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The Children's Home Handles 'Medically Fragile' Children
By Lois Thomson


"Medically fragile" is a term that's used often when describing the young patients to whom The Pediatric Specialty Hospital of The Children's Home of Pittsburgh and Lemieux Family Center provides services.  The Pediatric Specialty Hospital is one arm of The Children's Home of Pittsburgh (the other two being Adoption and Child's Way), and Jennifer March, Director of External Affairs, explained just what is done.

"We care for medically fragile children and infants, newborns, who are transitioning between the big hospital to home," she said.  "They are not quite ready to go home, but they don't need to be in a large hospital any more."  She said "medically fragile" can be a range of acute medical situations – a premature infant, a baby born with a congenital heart who requires surgery and needs to recover, or a baby born addicted to opioids who needs time to be weaned from the drugs.  "Our doctors specialize in cardiology, endocrinology, pulmonology – so we can care for a variety of medical needs."

More than just treating the patients, The Children's Home provides education for parents and family members on how to care for the children when they go home.  March said the average length of stay is three weeks, which allows nurses and social workers to work with the families.  "By the time they are ready to leave, everybody is comfortable with the routine of how to care for the child.  It gives patients time to grow and heal, and teaches parents how to dose medicine or use the medical equipment."

When a patient stays at The Children's Home and Lemieux Family Center, parents and family can stay on-site at the Lemieux Family Center. Jennifer March, Director of External Affairs, said, "We've got full-size kitchens, living rooms, hotel-like bedrooms. So as the child continues to heal, the goal is for them to live like a family. We love it when they bring siblings here, we want them to get used to living like a family with this medically fragile child before they go home."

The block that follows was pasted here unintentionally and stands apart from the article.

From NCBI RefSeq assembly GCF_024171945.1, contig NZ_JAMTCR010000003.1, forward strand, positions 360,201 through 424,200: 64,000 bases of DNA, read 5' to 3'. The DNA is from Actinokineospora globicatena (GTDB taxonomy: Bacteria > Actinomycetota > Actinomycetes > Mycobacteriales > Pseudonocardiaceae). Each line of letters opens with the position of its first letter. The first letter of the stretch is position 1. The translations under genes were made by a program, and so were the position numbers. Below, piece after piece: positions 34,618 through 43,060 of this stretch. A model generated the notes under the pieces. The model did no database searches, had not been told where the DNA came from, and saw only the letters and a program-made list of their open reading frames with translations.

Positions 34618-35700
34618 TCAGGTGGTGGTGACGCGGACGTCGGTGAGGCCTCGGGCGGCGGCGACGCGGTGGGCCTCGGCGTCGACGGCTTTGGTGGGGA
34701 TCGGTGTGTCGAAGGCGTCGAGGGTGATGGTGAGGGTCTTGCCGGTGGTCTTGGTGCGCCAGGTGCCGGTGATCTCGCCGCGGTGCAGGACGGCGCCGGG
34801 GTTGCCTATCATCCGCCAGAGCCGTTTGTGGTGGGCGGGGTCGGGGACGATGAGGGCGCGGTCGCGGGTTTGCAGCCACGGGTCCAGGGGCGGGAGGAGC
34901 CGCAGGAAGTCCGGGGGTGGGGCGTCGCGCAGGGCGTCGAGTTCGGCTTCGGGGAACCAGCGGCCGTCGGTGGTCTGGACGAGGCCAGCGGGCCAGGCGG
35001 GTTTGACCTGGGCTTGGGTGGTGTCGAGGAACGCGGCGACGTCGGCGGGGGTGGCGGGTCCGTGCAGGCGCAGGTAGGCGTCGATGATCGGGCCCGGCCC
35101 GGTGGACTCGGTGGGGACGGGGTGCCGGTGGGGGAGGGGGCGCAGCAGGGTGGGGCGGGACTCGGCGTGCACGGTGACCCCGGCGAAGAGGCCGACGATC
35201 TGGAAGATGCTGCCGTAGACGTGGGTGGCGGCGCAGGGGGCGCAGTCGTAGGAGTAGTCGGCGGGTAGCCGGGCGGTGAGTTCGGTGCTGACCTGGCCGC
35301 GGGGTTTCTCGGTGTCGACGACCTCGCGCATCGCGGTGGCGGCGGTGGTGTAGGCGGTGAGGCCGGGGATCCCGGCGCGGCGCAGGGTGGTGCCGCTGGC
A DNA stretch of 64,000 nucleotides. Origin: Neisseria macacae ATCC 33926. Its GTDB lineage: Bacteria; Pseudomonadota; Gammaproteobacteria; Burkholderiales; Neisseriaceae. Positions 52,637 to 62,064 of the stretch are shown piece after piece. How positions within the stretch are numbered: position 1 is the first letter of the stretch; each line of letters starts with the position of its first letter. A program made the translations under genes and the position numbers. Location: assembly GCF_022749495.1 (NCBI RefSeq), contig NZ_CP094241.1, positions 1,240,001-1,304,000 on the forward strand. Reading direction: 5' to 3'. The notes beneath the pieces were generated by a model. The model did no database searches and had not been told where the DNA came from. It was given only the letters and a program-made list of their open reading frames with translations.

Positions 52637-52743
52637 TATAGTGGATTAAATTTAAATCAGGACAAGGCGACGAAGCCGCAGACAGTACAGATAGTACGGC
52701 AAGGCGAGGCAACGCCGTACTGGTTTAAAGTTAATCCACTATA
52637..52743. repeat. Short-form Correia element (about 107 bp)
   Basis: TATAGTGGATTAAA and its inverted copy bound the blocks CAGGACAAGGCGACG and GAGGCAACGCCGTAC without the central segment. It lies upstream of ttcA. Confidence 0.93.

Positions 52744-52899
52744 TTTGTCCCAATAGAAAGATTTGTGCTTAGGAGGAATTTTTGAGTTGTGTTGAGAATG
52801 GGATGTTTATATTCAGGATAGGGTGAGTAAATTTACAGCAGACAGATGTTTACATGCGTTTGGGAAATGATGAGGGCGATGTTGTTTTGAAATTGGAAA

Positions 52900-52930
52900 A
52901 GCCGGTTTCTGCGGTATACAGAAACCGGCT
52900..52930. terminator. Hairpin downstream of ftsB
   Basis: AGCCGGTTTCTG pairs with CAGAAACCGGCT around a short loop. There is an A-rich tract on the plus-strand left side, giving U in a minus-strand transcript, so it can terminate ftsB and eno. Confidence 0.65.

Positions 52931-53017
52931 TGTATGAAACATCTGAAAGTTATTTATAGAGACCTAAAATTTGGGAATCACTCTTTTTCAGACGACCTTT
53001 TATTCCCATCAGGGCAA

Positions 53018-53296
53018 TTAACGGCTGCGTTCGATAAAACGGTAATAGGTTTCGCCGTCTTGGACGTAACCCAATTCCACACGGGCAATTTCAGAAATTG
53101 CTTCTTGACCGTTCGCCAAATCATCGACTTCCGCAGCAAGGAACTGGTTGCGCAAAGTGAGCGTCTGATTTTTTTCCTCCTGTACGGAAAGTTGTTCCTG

Even more of a benefit is the atmosphere of the facility.  March said, "The families come to us from the hospital, and we often hear them say, 'When I first walked in, I couldn't believe how relaxed it was.  This was the first time our family actually got to be together, to hold our baby.'  We really try to offer a home-like environment for the comfort of everybody."

Opened in 1984, the Pediatric Specialty Hospital was founded by Dr. Ronald David.  March said what he was seeing in the community was medically fragile babies being discharged from the hospital and their parents bringing them right back into the emergency room, either from fear or from not understanding how to interpret the monitor they were sent home with.  "All of the equipment we have here is what you take home with you.  So you're going to be an expert in it before you get discharged."

The Pediatric Specialty Hospital is the only one of its kind in Pennsylvania, and March said it can serve up to 450 families a year.  In addition, "We are a nonprofit organization, and our funding supports these families.  We don't send anybody home with a bill, they've been through enough."

For more information, call 412-441-4884 or visit www.childrenshomepgh.org



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